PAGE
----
Laura Caulder's show "French Food at Home" is always an inspiration, even if she's cooking something that doesn't appeal to me. There's something about her "style", her "demeanor", a ....  je ne sais quoi (oh that's bad I know!). She's always dressed in a classy but simple dress, with cool music playing in the background while she uses basic ingredients to prepare a sophisticated meal. The whole atmosphere makes me want to wrap a silk scarf around my neck and hop on a plane to Paris!
I recently watched her episode on cooking "French African" dishes and I was inspired to make a tagine.

A "tagine" is sort of like a stew. Meat, vegetables and spices simmered in a "tagine dish" (above). It is very popular in North African countries, especially Morocco.  I made chicken with olives and lemon and included spices like ginger, cumin and saffron. Here is the link to Laura's recipe Laura Calder's Chicken Tagine . I served it with couscous and it was quite tasty, if I do say so myself! I did not use a tagine dish, just a Dutch oven type pot instead.

My attempt at Tagine!

I must admit that this is not the first time I've seen a tagine dish. Many moons ago, while travelling in Morocco, I recall seeing these exotic looking pieces of pottery (often elaborately decorated) in the markets and bazars. The food cooked in them was often featured on the menus in restaurants there. We rarely ate in restaurants in Morocco simply because we were travelling on a shoe string and mostly bought food in the market that we prepared ourselves at our "tent site".

A group of fellow travellers that we were camping with purchased a tagine dish and used it to cook with at our camp site. The recipe they used is unknown ... let's just say it wasn't exactly traditional Moroccan fare!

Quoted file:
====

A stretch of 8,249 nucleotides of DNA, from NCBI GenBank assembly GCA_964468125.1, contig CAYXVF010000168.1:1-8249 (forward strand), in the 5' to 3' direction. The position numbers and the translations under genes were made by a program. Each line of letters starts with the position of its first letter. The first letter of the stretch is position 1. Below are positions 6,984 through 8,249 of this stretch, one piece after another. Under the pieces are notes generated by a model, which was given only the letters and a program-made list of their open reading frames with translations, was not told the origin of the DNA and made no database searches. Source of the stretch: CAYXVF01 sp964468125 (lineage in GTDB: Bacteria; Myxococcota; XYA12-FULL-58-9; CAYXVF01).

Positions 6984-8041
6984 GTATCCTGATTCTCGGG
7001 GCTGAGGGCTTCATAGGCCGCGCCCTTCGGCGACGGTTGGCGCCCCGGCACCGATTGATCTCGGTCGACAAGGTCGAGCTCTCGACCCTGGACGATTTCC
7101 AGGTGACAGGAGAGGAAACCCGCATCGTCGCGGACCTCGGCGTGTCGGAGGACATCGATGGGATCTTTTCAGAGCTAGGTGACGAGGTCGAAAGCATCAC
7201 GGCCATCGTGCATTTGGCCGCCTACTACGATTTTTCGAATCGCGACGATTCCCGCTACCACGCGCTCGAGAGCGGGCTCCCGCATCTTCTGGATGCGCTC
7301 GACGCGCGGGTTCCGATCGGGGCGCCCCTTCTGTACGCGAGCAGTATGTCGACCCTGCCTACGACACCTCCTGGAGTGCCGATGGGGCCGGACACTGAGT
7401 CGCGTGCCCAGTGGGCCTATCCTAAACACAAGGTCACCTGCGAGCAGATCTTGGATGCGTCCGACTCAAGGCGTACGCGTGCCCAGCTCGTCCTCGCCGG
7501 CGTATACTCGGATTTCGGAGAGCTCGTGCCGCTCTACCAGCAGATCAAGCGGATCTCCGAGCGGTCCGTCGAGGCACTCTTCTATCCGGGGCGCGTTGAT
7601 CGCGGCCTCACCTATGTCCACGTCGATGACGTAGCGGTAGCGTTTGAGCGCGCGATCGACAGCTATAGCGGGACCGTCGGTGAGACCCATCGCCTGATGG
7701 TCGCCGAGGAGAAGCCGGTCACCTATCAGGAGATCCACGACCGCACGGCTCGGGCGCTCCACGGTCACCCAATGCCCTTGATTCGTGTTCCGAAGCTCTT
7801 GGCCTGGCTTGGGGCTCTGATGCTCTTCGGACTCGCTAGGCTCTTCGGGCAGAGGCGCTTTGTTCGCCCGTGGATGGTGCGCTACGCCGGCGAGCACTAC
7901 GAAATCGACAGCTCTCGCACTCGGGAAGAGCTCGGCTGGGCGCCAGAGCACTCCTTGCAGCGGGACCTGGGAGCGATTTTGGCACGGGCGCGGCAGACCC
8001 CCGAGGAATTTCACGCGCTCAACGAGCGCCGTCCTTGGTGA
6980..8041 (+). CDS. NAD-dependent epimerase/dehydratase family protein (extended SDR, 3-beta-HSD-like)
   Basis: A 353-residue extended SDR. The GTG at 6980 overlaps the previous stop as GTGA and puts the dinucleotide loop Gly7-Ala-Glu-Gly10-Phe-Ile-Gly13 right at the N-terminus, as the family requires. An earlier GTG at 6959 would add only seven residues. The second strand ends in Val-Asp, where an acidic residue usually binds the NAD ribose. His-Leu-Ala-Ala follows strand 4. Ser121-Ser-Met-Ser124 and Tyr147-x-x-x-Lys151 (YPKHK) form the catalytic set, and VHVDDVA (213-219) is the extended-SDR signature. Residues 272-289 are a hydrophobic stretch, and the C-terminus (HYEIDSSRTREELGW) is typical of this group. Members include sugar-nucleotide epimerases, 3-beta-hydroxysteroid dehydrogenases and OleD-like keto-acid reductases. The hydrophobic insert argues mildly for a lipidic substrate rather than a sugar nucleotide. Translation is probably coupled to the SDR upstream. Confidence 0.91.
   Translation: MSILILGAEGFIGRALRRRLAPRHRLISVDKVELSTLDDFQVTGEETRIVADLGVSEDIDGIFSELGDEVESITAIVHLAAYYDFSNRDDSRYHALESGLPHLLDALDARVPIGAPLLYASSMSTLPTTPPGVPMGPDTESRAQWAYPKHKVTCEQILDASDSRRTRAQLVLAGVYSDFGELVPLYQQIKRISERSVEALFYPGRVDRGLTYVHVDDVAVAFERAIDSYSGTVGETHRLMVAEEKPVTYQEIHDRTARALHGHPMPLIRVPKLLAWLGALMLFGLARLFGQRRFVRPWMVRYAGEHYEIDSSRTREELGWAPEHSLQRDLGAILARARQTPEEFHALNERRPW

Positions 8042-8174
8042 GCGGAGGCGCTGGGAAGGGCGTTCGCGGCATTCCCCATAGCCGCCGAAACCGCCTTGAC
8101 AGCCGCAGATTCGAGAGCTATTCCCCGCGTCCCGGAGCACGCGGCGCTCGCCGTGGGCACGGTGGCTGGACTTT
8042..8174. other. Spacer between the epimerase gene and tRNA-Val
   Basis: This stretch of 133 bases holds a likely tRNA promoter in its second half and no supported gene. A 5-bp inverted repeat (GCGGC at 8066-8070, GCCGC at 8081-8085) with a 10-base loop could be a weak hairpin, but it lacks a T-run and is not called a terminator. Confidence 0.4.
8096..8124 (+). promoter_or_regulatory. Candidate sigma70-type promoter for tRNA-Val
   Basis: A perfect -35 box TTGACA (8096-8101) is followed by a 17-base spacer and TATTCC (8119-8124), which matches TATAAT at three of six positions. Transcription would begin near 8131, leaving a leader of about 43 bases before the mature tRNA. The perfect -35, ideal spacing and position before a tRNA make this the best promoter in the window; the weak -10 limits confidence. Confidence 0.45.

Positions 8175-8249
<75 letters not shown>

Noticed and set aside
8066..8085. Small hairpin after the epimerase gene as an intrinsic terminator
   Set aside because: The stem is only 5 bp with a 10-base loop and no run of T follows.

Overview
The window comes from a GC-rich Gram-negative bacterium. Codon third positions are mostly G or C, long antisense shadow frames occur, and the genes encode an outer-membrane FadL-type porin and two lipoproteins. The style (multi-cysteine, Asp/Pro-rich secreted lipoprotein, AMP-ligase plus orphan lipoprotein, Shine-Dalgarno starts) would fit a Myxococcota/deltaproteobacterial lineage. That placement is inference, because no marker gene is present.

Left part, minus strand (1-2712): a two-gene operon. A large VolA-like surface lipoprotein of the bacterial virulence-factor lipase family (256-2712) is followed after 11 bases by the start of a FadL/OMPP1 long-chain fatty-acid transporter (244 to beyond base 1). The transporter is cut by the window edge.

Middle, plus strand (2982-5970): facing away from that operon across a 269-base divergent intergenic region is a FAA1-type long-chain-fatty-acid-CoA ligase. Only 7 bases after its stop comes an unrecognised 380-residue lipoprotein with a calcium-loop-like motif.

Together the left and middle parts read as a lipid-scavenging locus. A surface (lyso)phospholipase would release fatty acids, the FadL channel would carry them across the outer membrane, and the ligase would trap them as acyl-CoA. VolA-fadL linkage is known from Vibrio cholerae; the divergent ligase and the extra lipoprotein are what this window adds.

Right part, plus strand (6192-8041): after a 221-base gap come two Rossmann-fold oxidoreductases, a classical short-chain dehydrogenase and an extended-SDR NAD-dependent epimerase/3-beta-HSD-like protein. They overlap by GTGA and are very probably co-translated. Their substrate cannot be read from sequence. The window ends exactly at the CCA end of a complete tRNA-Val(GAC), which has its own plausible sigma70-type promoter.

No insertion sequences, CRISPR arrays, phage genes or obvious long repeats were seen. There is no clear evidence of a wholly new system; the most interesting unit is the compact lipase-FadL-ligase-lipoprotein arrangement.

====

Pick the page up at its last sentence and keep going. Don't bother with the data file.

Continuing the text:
A  picture I took of a fellow camper cira 1975!

 Calder's Episode on French-African Cooking featuring a Tagine dish

Lemon Confit was used in Laura's recipe and I actually made it! However, it has to sit for at least 3 weeks, so it will be a while before I can tell if it is worth the effort.

My lemon confit ... preserved lemons, basically lemons packed in kosher salt!

Here is Martha Stewart's" recipe/method of preserving lemons ..... Lemon Confit.
Martha Stewart's Lemon Confit Video

Sunday, October 18, 2015

Preparing a Camino Christmas List

It's Not too Early to Make Your Christmas List!

As you may or may not know, I am planning to hike the Camino de Santiago in Spain next May. I have been doing at lot of research on flights, where to stay, how to get there, how long it will take etc., as well as WHAT to take. According to what I have learned the recurring theme is: take very little because you have to carry it! It is possible to have our packs transported to our destination each day, but I want to be able to do it on my own if I can. Or, at least I can carry my stuff on short days and have it transported when the going is longer or more strenuous.
One thing is for certain ..... there is a wealth of information on hiking the Camino! I'm even attending a meeting next month of a group of people who have completed the journey! While individual preferences vary on what items to put in your backpack (and indeed what backpack to take) I have come up with a few "for sure" items to put on my Christmas list.

Headlamp -

- to use in the aubergues after "lights out" and to light the way in the early morning! It allows you to have a light when you want both hands to be free for packing or using your walking poles. I saw this one on There are likely better ones but I don't think I would invest much more.
Headlamp from Walmart $17.99

Sleeping Bag

- found one at Canadian Tire for $23.99! It was very light when I picked it up. The details say it weighs 2 lbs, but it seemed like only 1lb. The zipper is only one way and the stuff sack was a little tight, but the price and weight were right! We won't need it for warmth since we will be sleeping indoors. Outbound Lite Sleeping Bag Canadian Tire
- here is another one recommended by a fellow who actually did the Camino with it. The company is in London Ontario and it costs $39.00 - (you'll pay $59.00 with tax and shipping) It weighs 660g (a pound and a half) I like the hood and the stuff sack and the two way zipper!
Lightweight Sleeping Bag Recommendation

Key Chain Flash Light    

The tiny flash light would be handy for looking into backpacks or finding your way to the bathroom with out disturbing other who are trying to sleep.